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Single-atom spin qubits in silicon

November 5, 2012 - 12:30pm
Andrea Morello
University of New South Wales

The idea of using the spin of a single donor atom in silicon to encode quantum information goes back to the Kane proposal [1] in 1998. The proposal was motivated by two observations: (i) Silicon is one of the most promising materials to host spin qubits in solid state, owing to the very weak spin-orbit coupling, and to the possibility to eliminate decoherence from nuclear spins by isotopic purification; (ii) A trillion-dollar worth industry already exists, that has developed extraordinary tools to manufacture silicon nanoscale devices in a reliable and cost-effective way.

The proposal appeared ambitious, visionary but very challenging at the time, because it relied upon the non-trivial assumption that the progress in the fabrication of classical silicon devices could be harnessed to pursue quantum information goals. Indeed, over a decade of intense efforts has been necessary before the first breakthroughs in silicon quantum technologies could be demonstrated.

I will present the first experimental demonstration of a qubit based on a single phosphorus atom in silicon. The atom is coupled to a silicon Single-Electron Transistor, and the whole device is fabricated retaining standard CMOS technologies such as ion implantation [2] and metal gates fabricated on top of high-quality silicon oxide [3].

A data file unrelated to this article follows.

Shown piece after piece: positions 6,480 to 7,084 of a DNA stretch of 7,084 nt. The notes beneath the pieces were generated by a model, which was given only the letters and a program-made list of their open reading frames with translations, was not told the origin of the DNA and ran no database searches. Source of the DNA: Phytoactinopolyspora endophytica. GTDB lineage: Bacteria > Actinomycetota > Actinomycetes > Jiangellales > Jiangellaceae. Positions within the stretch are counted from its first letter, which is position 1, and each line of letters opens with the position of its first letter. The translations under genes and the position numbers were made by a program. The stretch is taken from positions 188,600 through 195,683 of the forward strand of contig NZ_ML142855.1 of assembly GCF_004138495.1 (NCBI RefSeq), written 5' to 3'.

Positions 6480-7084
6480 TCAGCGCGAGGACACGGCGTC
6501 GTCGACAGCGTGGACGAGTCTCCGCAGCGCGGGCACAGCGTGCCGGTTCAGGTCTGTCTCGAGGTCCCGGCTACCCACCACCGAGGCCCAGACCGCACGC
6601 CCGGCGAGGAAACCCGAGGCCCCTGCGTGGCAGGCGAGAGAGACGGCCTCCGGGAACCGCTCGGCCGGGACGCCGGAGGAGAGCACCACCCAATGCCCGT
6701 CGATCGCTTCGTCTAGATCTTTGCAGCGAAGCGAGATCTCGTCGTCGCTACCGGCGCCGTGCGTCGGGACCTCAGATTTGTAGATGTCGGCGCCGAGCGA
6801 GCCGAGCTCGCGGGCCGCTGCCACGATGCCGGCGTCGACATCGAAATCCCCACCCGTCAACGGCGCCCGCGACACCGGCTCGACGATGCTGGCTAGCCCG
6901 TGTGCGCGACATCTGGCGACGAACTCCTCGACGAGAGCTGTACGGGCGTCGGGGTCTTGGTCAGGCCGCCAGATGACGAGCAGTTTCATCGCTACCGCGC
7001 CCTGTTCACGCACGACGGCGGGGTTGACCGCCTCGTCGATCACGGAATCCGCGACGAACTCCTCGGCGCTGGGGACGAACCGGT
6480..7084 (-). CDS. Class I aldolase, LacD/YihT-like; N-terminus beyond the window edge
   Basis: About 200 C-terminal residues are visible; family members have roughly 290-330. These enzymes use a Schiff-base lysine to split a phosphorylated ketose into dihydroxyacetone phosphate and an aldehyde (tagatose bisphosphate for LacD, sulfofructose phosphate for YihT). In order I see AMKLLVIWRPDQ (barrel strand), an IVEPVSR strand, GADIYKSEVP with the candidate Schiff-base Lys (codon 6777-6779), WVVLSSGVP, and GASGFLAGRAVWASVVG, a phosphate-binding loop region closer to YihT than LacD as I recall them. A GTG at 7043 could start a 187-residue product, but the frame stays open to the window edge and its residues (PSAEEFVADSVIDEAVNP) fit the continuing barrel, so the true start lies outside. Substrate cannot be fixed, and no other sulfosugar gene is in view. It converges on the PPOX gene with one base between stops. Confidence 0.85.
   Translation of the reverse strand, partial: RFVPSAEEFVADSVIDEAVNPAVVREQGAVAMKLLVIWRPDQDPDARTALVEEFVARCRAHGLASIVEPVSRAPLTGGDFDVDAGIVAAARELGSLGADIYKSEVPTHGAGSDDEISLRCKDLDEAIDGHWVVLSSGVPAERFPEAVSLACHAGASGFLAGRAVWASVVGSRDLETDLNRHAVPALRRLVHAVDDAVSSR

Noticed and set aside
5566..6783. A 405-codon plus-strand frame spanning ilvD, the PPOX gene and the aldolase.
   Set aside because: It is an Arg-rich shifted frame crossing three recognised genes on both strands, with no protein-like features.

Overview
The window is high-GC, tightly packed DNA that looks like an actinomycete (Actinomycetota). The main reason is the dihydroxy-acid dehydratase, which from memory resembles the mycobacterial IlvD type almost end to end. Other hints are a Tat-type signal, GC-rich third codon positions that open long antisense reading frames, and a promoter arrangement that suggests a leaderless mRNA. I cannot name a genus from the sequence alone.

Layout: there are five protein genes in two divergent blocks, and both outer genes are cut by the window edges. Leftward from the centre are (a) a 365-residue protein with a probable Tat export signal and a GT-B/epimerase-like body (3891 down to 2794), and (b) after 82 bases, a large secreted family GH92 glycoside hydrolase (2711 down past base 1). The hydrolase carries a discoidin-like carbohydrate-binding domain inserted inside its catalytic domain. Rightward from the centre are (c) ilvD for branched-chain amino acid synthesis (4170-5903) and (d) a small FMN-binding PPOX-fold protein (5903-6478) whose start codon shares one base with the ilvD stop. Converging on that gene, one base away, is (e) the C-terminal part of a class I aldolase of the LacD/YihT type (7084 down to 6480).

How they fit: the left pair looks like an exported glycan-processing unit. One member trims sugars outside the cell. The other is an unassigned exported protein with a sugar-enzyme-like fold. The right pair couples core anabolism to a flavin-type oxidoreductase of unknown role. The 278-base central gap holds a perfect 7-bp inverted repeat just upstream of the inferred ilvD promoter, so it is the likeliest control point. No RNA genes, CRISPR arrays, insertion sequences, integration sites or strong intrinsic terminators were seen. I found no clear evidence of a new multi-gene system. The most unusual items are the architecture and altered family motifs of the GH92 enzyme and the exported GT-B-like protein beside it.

In a single-atom device, we have demonstrated single-shot readout [4] and coherent control [5] of the donor electron spin, as well and the spins of the 31P nucleus and of a strongly-coupled 29Si nucleus. All three qubits exhibit excellent coherence and high-fidelity readability, with the nuclear ones being accessible through a quantum nondemolition measurement.

These results represent major milestones in the search for a scalable and coherent quantum computer platform, and confirm the vision of silicon as the choice material for both quantum and classical technologies.

[1] B. E. Kane, Nature 393, 133 (1998).
[2] D. N. Jamieson et al., Appl. Phys. Lett. 86, 202101 (2005).
[3] A. Morello et al., Phys. Rev. B 80, 081307(R) (2009).
[4] A. Morello et al., Nature 467, 687 (2010).
[5] J. J. Pla et al., Nature 489, 541 (2012).

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